If the teacher seems fuzzy about the disconnect between your child and the expected level of achievement, and can’t really say clearly what the problem might be or why another year in kindergarten might help, or if she blames your child, or you, or the curriculum, or the principal, or the size of her class this year, then it might be time to find another school.  What you are looking for is professionalism. Your child’s teacher should be the expert. She should sound like she knows what she’s doing and takes responsibility for children’s success.

The kindergarten year is more important these days than it ever was. A good start in kindergarten reading, math and organizational skills sets the stage for success throughout elementary school and beyond. Kindergarten used to be optional. It no longer is. So if your child struggled in kindergarten this year, then making another try at it next year is probably a good idea, in the same school or a better one.

Being held back a year in kindergarten has fewer negative effects for children’s self-esteem and social skills than does being held back in any other grade. If a repeat will be needed, kindergarten is the time to do it.

Which brings us to the prospect of repeating a year in a higher grade. If you’re being told that your older child needs a repeat, then there is cause for concern. Certainly you want your child to be successful in school. You don’t want him to continue to fail, year after year. But being held back is a blow to just about every kid. The shame and embarrassment some children feel in being retained in grade can poison school for them. Even though they may benefit in theory from another year, in actuality they may never recover from the experience of retention itself.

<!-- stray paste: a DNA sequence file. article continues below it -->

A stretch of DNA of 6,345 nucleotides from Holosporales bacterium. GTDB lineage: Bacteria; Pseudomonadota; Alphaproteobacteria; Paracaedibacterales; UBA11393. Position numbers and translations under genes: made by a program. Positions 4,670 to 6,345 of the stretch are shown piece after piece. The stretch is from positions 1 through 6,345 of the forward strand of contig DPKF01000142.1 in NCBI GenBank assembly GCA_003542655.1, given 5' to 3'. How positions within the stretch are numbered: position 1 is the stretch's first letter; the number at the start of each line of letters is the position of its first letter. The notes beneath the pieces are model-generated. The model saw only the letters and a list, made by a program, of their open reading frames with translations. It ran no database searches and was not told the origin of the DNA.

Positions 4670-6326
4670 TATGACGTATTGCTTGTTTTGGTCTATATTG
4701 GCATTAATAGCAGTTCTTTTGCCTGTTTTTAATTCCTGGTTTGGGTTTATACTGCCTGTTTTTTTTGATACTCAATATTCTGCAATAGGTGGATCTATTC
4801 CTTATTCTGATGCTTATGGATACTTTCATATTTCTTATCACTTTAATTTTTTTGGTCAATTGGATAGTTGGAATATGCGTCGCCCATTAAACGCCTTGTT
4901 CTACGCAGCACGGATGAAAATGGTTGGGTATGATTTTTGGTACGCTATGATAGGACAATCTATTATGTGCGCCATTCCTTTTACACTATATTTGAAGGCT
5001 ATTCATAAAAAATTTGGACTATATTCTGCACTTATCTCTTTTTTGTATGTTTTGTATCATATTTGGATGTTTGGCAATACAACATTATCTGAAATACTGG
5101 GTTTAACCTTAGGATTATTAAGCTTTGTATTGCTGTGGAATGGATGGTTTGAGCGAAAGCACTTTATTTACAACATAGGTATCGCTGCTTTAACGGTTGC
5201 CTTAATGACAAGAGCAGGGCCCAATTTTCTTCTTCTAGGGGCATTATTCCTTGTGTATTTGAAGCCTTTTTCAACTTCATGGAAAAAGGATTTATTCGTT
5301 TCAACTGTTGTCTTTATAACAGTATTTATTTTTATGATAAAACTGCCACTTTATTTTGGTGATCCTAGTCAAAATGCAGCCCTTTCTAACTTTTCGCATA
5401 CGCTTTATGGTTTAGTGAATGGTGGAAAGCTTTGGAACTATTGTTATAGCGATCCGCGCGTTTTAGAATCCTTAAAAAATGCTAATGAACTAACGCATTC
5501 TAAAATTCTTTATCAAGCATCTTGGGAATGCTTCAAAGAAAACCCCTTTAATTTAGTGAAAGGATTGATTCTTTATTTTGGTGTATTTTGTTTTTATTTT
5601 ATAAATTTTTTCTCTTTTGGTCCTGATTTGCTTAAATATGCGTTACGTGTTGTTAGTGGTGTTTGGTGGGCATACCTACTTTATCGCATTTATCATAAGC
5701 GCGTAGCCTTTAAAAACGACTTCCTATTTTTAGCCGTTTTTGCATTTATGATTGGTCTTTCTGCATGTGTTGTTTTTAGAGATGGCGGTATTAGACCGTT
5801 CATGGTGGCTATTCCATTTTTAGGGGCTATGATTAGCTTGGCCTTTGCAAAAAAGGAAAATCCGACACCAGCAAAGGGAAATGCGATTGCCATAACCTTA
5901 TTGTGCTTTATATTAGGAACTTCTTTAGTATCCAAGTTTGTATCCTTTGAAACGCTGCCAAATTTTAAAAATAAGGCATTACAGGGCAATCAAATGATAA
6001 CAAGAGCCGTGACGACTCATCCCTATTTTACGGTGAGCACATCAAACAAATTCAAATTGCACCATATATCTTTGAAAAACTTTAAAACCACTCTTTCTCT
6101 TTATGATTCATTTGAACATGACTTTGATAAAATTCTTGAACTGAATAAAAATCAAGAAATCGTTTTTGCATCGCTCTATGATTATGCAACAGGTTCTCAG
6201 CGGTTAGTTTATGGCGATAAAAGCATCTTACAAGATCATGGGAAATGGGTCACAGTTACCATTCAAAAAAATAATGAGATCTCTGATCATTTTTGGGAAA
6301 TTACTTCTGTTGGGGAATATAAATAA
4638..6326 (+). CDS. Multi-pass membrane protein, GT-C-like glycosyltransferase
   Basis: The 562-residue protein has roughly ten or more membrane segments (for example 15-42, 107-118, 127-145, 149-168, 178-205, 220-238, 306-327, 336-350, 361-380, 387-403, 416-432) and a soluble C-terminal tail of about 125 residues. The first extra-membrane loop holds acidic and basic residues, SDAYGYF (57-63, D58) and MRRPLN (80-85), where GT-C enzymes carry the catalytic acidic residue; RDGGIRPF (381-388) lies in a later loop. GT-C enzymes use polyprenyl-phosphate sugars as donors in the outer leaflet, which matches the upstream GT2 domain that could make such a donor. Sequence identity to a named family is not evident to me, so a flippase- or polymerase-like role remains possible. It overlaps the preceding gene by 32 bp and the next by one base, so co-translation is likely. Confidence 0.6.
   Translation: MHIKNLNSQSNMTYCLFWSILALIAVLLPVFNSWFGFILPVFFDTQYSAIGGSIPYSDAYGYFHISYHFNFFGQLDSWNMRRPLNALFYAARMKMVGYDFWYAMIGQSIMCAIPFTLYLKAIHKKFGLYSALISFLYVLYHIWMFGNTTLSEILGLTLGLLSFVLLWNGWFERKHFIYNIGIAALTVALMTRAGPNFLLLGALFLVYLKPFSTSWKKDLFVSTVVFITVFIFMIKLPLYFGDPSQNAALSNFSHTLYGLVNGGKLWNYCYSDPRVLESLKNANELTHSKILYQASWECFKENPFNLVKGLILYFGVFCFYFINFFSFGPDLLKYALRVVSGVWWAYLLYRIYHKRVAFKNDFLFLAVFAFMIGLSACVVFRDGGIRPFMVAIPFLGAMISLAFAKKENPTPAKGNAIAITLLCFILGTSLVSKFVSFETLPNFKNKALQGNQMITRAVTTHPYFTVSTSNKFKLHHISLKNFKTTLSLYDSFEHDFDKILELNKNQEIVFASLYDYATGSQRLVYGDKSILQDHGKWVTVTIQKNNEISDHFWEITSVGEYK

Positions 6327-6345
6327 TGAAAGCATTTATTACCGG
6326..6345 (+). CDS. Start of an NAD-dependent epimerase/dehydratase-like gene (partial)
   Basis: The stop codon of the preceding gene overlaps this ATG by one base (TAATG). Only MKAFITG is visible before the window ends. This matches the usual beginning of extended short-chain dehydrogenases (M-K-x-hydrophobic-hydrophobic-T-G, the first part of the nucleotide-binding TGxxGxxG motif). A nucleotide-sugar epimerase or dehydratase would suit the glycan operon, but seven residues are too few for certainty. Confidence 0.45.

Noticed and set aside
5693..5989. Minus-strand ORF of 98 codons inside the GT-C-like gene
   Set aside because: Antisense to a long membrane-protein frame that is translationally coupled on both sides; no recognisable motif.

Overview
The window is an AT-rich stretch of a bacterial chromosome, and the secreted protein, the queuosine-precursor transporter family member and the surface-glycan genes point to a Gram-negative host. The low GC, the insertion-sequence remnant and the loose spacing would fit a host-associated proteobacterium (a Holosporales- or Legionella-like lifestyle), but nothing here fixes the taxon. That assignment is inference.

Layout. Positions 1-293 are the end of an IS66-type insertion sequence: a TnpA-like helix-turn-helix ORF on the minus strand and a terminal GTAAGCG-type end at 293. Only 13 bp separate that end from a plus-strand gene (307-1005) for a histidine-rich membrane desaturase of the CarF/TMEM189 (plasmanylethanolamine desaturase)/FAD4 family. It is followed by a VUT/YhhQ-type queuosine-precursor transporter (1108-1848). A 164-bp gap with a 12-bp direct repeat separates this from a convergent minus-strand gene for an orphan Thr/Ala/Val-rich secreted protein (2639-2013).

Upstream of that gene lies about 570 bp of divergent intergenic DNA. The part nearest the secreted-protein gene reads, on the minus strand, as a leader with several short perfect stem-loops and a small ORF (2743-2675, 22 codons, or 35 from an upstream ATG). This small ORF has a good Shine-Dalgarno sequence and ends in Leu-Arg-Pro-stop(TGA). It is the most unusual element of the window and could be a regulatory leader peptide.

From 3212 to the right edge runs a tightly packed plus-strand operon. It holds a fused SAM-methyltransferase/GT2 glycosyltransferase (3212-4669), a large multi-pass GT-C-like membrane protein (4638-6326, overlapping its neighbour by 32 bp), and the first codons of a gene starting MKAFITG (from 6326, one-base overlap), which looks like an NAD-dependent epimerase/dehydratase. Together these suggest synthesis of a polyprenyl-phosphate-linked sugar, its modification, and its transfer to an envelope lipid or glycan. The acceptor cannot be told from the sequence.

For an older child, then, the suggestion that your child should repeat a grade should mobilize you to get outside help, in the form of tutoring or other support. Try to arrange with his school to have another evaluation made in the early fall, before a decision for grade placement is made for certain. Then work hard to improve his skills in the meantime.

The possibility of repeating kindergarten – or any other grade – is a reminder to keep on top of children’s progress in school from the very beginning of the year. It’s easier to fix things when a problem is identified early. That’s why your conversation with your child’s kindergarten teacher matters so much.
© 2013, Patricia Nan Anderson. All rights reserved.

May 15, 2013

Preschool Dress Sense And Yours: Bridging The Divide

You want your child to look nice: coordinated colors, well-cared-for clothes that fit well, that sort of thing. But your preschooler wants to pick his own clothes – and his combinations and obsessions are odd, to put it nicely. The favorite shirt – a couple sizes too small – that he pulled out from under the bed and put on inside out. The striped pants he paired with a clashing shirt. The shorts in the winter time. The sweater in summer.